March 2013
Column
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The Importance of Measurement and Feedback
There is a need for continued measurement and feedback, since only with this continued input can we improve.

Paul Ehrlich, Ira Goldschmidt & Angela Lewis
Building Intelligence Group

As published
Engineered Systems 
March Issue - Column


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Bill Gates, the founder and former CEO of Microsoft, has dedicated his time and efforts toward running the Bill and Melinda Gates Foundation.  The Gates Foundation has a significant endowment and is focused on solving a series of weighty global issues including poverty, health and education.  Each year the foundation publishes a letter talking about their progress.  A few weeks ago the 2013 letter from Bill Gates was released.  The letter talks about the importance of  “Measuring Progress” and starts with a discussion of an early micrometer (“the Lord Chancellor”) that was instrumental in the development of the steam age.  Gates goes on to explain the importance of measurement and metrics for the work being funded by the foundation.  As an example one of their programs is to eradicate the spread of Polio. Being able to track and measure where the last cases remained and a plan to eradicate these was critical on the path to wipe out this disease. 

The topic of measurement made me realize the importance of measurement and feedback as we work on designing, commissioning, operating and servicing Building Automation Systems.  A good control system, by definition, utilizes feedback for accurate control.  For example if we have a DDC control loop that is modulating a chilled water valve will typically use the associated setpoint and discharge air temperature as inputs to the loop.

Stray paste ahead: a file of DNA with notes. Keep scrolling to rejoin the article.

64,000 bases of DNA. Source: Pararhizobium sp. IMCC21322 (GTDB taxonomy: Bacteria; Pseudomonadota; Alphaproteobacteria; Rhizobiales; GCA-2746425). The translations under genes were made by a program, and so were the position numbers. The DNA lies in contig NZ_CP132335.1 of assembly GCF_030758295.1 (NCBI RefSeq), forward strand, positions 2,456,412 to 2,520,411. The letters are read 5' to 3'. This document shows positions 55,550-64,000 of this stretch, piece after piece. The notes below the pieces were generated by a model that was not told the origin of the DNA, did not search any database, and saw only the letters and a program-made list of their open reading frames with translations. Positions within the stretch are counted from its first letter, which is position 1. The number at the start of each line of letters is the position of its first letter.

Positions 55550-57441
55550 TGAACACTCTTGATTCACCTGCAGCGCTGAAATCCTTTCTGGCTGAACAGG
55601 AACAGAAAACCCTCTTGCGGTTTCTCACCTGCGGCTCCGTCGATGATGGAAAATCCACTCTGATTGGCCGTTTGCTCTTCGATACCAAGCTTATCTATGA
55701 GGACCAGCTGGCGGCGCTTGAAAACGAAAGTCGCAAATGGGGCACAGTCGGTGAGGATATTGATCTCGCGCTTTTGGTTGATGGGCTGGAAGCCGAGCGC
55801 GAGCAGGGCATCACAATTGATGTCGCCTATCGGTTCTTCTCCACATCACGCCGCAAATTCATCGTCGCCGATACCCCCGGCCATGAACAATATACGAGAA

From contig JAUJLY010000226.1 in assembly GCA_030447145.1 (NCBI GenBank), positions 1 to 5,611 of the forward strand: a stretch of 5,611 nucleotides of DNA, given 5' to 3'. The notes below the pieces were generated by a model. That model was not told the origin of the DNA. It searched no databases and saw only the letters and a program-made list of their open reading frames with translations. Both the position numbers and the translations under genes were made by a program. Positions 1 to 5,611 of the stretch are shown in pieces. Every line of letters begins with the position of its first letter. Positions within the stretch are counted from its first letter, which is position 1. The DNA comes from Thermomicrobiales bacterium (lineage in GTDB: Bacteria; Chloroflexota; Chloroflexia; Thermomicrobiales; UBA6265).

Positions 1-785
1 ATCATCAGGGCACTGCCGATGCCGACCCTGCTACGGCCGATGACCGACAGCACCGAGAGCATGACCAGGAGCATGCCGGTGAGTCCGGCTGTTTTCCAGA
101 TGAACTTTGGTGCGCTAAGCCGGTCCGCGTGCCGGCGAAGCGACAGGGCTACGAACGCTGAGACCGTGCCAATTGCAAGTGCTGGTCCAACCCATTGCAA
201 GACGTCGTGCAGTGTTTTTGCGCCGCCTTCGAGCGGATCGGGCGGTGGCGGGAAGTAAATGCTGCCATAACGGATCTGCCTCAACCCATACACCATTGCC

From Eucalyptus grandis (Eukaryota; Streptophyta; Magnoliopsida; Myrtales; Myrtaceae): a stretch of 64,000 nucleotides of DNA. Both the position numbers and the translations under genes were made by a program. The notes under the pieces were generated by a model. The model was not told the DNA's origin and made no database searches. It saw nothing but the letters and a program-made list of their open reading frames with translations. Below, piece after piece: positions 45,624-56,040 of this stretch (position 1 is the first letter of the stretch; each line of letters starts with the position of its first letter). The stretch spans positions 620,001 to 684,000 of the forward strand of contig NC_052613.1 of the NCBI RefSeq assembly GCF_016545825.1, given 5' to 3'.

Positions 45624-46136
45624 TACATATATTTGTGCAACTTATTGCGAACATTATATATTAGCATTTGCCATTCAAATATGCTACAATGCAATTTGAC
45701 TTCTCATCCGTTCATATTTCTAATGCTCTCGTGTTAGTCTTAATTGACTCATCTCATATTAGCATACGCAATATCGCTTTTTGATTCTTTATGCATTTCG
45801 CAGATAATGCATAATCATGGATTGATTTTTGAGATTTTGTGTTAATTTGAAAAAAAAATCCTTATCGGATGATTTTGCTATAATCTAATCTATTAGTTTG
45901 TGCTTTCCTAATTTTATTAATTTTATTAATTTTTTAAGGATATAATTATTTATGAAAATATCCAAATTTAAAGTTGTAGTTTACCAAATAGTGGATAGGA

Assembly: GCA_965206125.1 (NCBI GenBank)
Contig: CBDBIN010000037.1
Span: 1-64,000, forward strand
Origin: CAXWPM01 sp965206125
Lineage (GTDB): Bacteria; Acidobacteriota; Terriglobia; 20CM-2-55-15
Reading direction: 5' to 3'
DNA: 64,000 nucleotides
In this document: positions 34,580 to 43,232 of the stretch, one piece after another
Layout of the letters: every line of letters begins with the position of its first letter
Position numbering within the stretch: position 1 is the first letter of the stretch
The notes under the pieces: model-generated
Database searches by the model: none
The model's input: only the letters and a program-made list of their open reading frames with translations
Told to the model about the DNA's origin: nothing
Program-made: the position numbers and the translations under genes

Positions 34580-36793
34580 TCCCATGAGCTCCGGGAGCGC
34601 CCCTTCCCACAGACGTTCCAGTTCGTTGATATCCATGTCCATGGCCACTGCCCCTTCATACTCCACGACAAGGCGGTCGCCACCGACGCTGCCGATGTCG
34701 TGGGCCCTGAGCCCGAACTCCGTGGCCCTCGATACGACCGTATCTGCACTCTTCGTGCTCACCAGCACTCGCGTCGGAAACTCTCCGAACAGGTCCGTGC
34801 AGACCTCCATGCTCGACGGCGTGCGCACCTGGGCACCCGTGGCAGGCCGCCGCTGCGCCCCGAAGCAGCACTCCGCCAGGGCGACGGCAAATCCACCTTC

It is also important that as system designers that we get feedback on how our designs operate.  Unfortunately we often end up working “open loop” and don’t have that feedback.  As a result it is not uncommon for systems not to be achieving our design goals in terms of cost, efficiency, comfort and performance.  So how do we get good feedback?  Here are a few suggestions:

The other big question is what to measure.  We typically measure a series of parameters that range from project cost and variance from budget, to the amount of energy saved and the conformance to parameters including uptime and comfort. 

I agree with Gates. There is a need for continued measurement and feedback, since only with this continued input can we improve.


About the Authors

Paul and IraPaul and Ira first worked together on a series of ASHRAE projects including the BACnet committee and Guideline 13 – Specifying DDC Controls. The formation of Building Intelligence Group provided them the ability to work together professionally providing assistance to owners with the planning, design and development of Intelligent Building Systems. Building Intelligence Group provides services for clients worldwide including leading Universities, Corporations, and Developers. More information can be found at www.buildingintelligencegroup.com  We also invite you to contact us directly at Paul@buildingintelligencegroup.com or ira@buildingintelligencegroup.com

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